Saturday, 5 April 2014

"American Violet" on BLU RAY – A Review Of The 2011 Tim Disney Film

Here is a link to the 'German' BLU RAY on Amazon UK (best price):

"…The Truth Will Set You Free…" - American Violet on BLU RAY

In order to get why the film "American Violet" is such a big deal (especially in the USA) - a potted history of the deeply flawed American Justice System is needed.

Cleverly used by Politicians and District Attorneys trying to look 'tough on crime' during the 1990s and into the mid 2000s - Drug Task Forces across America routinely employed military style raids with guns and helicopters to terrorize the poor. Worse - the predominantly white hit squads of the South also stood accused of selectively targeting people of colour. Huge Federal sums would then get transferred to these Counties and the more convictions they got – the more money they kept - so the 'plea bargain' system was aggressively pursued.

A 'plea bargain' means that the accused 'accepts' a guilty verdict and thereby bypasses court and a possible 15 to 20 year jail sentence. This may seem like a foolish and morally suspect move to make (to admit guilt when you’re not) - but if you’re poor or even low to middle income – the alternatives are stark. You can have your passport removed, your job taken (and never get another because of a criminal record), have your Aid To Families With Dependent Children (AFDC) stopped, food stamps cut out and Medicare supplies terminated. If you’re housed in the 'projects' (government assisted housing) where large numbers of Black and Hispanic communities live in the bigger cities – you can be made homeless. And those threats are dangled in front of you as an enticement to settle. So it’s hardly surprising to find that a staggering 95% of cases never get to trial (or are heard before a jury) because they are ‘plea bargained’ beforehand.

And if you ‘do decide’ to fight a prosecution brought against you by the Police or the FBI – you’re arrested, cuffed and jailed until a trial date is set (up to 6 months wait). If the charges (trumped up or not) are for loss of life, narcotics possession or distribution - bail can be set at five and six-figure sums because you’re seen as a flight risk. These are sums most can’t afford - and if they do borrow to meet it – you end up shackled to crippling debt for years to come. But worst of all was the infamous ‘one informant’ law that plagued so many cases in the 90’s and 00’s and opened them to outright abuse. The police needed to supply only ‘one informant’ - and if that person said you distributed drugs – then you did.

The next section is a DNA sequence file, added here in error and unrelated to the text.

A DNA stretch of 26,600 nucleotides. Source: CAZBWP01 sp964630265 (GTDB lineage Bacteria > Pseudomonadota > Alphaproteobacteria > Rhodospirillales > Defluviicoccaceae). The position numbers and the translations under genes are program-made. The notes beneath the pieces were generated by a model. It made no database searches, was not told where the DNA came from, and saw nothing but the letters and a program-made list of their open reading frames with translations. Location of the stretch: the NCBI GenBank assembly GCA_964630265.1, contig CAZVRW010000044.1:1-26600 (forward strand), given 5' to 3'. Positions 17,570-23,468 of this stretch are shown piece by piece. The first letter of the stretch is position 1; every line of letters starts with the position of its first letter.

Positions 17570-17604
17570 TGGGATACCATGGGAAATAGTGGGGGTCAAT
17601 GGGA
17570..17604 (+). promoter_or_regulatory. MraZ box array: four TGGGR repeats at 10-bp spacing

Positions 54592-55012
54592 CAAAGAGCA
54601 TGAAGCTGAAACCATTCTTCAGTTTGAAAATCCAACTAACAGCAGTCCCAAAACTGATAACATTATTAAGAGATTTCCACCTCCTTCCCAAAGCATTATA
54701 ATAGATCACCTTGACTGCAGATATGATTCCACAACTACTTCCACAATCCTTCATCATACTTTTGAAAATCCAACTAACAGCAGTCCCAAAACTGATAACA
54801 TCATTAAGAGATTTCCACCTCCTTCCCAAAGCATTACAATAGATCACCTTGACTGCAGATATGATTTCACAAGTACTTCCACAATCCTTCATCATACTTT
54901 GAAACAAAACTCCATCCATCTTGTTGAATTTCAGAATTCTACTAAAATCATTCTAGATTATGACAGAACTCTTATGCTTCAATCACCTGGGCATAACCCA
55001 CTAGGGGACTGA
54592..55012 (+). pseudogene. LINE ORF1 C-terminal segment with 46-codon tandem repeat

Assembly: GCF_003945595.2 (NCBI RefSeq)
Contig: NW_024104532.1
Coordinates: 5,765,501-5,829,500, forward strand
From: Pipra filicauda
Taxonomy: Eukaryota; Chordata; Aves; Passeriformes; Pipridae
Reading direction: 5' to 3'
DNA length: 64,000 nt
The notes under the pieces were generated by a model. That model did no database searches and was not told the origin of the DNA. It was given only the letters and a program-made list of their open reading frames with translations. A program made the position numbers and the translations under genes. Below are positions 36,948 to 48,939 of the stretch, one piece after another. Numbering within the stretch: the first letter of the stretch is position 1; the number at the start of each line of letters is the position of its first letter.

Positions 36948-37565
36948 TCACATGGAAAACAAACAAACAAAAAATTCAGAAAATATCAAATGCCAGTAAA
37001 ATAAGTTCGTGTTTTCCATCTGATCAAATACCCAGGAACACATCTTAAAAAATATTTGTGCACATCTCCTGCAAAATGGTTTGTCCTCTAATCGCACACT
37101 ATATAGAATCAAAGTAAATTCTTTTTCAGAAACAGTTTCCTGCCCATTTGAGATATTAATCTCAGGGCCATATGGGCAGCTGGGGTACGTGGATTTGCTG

So it’s November 2000 in the town of Melody in Texas - and as the movie opens we see the George W Bush Vs. Al Gore Presidential fiasco being played out on a television set. A young black mother (Nicole Beharie as Dee Roberts) is preparing breakfast for her 4 kids before they go to school under the watchful eye of her live-in mother (Alfre Woodard as Alma Roberts). Meanwhile uptown an all-white police force is tooling up with flak jackets, rifles, undercover trucks and helicopters for a raid on the ‘project’ estate where her family lives. This raid has been organised during election time by the 'tough on crime' Southern White District Attorney of 9 years Calvin Beckett who is seeking re-election (a fantastic show by Michael O’Keefe as and odious and arrogant bigot).